Lori Loughlin to plead guilty in college admissions scandal, agrees to serve two months in prison
After spending the last 16 months protesting their innocence, the couple has become the 23rd and 24th parents to plead guilty in the college bribery case
In a surprising move, Lori Loughlin and her husband Mossimo Giannulli have entered a guilty plea in the college bribery admissions scandal after maintaining their innocence for more than 16 months. On Thursday, May 21, the Justice Department announced in a press release that Loughlin, 55, and Giannulli, 56, both of Los Angeles, California, will plead guilty before U.S. District Court Judge Nathaniel M. Gorton on a date to be specified by the court.
Loughlin is set to plead guilty to one count of conspiracy to commit wire and mail fraud, while her husband will plead guilty to one count of conspiracy to commit wire and mail fraud and honest services wire and mail fraud. The charge of conspiracy to commit mail and wire fraud and honest services mail and wire fraud usually carries with it a sentence of up 20 years in prison, three years of supervised release and a fine of $250,000 or twice the gross gain or loss, whichever is greater.
But under the terms of the actress' plea agreement, her defense team has agreed to a sentence, subject to the court’s approval, of two months in prison, a $150,000 fine and two years of supervised release with 100 hours of community service. Under the terms of Gianulli's plea agreement, the parties have agreed to a sentence, subject to the Court’s approval, of five months in prison, a $250,000 fine and two years of supervised release with 250 hours of community service.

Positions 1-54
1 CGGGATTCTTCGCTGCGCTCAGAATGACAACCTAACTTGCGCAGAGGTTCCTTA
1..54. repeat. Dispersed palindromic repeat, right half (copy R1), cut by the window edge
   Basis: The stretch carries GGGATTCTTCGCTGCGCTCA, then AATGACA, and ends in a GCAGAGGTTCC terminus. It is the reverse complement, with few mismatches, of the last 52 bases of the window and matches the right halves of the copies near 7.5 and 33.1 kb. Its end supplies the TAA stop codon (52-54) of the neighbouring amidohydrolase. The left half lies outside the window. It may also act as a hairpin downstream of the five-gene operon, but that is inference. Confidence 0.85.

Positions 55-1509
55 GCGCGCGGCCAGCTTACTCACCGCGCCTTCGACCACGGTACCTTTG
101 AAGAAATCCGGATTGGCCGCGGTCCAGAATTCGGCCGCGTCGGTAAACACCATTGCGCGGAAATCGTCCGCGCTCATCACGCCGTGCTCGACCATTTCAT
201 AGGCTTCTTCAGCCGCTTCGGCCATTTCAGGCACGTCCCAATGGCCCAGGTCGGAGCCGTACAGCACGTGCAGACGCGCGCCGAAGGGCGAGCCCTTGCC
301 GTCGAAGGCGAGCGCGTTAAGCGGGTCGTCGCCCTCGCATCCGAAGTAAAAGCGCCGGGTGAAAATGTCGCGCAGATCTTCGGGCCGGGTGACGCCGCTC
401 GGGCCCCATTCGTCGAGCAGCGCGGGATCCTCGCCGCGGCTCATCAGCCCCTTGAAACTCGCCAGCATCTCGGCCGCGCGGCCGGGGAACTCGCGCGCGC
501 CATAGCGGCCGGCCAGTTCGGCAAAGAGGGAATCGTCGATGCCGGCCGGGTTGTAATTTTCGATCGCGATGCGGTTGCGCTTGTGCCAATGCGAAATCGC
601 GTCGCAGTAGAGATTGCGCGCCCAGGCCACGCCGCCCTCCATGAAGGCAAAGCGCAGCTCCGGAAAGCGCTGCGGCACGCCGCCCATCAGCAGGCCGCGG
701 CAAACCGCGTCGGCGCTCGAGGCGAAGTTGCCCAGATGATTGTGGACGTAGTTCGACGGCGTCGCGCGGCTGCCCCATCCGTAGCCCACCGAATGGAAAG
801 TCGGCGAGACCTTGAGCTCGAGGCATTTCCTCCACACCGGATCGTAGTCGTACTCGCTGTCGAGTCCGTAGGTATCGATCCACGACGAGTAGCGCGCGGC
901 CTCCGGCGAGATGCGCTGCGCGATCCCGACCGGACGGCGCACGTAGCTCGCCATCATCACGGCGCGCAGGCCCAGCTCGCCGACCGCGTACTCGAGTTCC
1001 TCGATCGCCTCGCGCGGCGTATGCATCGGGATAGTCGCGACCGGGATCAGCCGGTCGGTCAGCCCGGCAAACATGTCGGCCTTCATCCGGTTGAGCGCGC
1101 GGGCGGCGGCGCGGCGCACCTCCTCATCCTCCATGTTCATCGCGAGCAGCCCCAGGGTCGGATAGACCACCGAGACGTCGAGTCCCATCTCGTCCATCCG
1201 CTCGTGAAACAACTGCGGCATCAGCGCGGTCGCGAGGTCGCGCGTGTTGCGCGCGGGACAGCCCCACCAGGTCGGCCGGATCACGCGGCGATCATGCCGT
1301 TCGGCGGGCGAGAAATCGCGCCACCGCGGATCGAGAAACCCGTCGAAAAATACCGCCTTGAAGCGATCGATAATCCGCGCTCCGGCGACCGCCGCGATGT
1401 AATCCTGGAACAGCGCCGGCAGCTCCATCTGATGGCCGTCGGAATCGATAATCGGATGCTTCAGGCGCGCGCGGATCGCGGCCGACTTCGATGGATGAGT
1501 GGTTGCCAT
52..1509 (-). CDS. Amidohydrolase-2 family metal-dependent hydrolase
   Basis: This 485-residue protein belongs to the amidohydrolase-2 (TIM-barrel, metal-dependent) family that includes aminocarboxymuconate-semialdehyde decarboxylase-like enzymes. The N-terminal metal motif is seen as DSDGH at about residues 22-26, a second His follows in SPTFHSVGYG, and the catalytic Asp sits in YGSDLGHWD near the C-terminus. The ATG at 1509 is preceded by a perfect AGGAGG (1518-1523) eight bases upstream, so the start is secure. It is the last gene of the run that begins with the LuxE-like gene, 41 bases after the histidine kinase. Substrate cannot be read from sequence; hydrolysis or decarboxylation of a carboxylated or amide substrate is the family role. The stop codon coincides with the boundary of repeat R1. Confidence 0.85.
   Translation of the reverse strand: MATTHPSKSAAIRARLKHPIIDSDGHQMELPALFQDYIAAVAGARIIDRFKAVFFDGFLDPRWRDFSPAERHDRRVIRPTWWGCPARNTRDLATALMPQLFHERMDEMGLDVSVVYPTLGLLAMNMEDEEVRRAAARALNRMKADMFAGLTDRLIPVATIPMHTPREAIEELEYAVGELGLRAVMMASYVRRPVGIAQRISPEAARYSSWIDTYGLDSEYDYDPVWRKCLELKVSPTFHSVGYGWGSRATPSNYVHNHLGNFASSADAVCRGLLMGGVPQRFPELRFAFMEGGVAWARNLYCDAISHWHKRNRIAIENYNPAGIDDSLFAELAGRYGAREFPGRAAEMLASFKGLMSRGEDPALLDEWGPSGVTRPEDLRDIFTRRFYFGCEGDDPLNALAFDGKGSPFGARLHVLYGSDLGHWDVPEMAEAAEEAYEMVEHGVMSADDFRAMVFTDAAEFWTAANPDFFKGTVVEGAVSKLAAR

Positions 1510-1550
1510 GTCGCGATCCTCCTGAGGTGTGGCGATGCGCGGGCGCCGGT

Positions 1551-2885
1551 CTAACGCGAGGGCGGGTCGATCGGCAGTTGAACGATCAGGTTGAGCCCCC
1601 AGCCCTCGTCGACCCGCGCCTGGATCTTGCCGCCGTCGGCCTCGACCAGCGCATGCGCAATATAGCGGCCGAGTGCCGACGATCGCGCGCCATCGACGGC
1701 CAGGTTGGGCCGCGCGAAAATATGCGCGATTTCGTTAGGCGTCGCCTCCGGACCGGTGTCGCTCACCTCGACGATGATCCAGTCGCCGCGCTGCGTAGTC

This recent development coming 14 months after her arrest in March 2019. At the time, she was accused of conspiring with William 'Rick' Singer, a Newport Beach consultant at the epicenter of the scandal, to pass off her two daughters, Olivia Jade Giannulli and Isabella Rose Giannulli, as promising rowing recruits and all but guaranteeing them a seat at the University of Southern California.
In an affidavit filed in court, an FBI agent said she and her husband began discussing the plot with Singer in April 2016 and saw coxswain as their ticket into USC, even though neither of their daughters was a rower, because it had an acceptance rate of 13 percent or higher. Prosecutors alleged that Loughlin and Giannulli paid Singer a total of $500,000, though, for the last year-and-a-half, the couple claimed Singer had misled them into believing the money was destined for legitimate university purposes, not bribes to corrupt school employees.
Just earlier this month, a judge had dismissed their request to have the charges dismissed on grounds of outrageous government conduct, and Loughlin and Giannulli are now the 23rd and 24th parents to plead guilty in the college admissions case. Earlier actress Felicity Huffman, after a guilty plea last year, became the first parent to be sentenced in the scandal when she was given 14 days in prison.
"Under the plea agreements filed today, these defendants will serve prison terms reflecting their respective roles in a conspiracy to corrupt the college admissions process and which are consistent with prior sentences in this case," United States Attorney Andrew E. Lelling said in a statement. "We will continue to pursue accountability for undermining the integrity of college admissions."